• An applicant planning to submit a grant application with $500,000 or more in direct costs for any year (excluding consortium F&A costs) is required to contact in writing or by telephone NIH IC program staff. This contact should be made during the development process of the application but no later than six weeks before the anticipated submission date. If the IC is willing to accept assignment of the application for consideration of funding, the staff will notify the Center for Scientific Review before the application is submitted.

  • The PD/PI must include a cover letter with the application. That cover letter must identify the program staff member contacted and the Institute/Center that has agreed to accept assignment of the application.

  • An application received without indication of prior staff concurrence and identification of program staff contacted will not be reviewed. Therefore, NIH strongly encourages applicants to contact appropriate IC staff at the earliest possible time.

For additional information about this policy, contact the program staff at any Institute/Center. Applicants who are uncertain about which IC may have the greatest interest in the research for which support is sought should contact the NIH CSR Receipt and Referral Office at (301) 435-0715.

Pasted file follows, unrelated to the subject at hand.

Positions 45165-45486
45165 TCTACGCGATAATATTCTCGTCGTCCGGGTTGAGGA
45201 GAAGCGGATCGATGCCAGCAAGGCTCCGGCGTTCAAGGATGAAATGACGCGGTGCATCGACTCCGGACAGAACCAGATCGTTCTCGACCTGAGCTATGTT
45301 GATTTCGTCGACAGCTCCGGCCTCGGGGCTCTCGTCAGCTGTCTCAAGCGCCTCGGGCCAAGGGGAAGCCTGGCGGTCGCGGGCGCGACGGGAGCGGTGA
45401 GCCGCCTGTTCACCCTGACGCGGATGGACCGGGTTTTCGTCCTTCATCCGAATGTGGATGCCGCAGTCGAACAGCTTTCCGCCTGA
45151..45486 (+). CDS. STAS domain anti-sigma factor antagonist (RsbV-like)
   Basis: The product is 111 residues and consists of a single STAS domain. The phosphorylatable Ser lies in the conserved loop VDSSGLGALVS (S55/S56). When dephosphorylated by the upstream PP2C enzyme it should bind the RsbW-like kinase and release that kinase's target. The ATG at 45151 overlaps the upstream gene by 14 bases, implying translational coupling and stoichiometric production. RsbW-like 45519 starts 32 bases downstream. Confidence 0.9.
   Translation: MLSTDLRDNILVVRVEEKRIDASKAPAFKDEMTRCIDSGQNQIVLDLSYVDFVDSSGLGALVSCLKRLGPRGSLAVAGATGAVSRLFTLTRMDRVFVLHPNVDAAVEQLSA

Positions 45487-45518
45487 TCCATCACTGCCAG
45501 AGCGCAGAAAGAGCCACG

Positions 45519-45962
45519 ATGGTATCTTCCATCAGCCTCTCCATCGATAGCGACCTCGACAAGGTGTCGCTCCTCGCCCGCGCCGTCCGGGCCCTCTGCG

SBIR/STTR applicants are NOT required to obtain pre-approval to submit an application if the budget exceeds $500K in direct costs per year. The $500K Policy does not apply to applications submitted in response to RFAs or other solicited applications, and SBIR/STTRs are solicited applications. In addition, the budget levels set for SBIR/STTRs are statutory guidelines, not caps.

However, SBIR/STTR applicants are strongly encouraged to contact Institute/Center Program Staff before submitting an application in which the budget and/or project period deviates from the statutory guidelines. While the Phase I and Phase II award levels are guidelines that allow for applicants to propose a budget and project period appropriate for completion of the research project, deviations from the guidelines should be discussed with appropriate NIH staff listed in the Awarding Component/Agency Contact Information Table prior to submission of the application.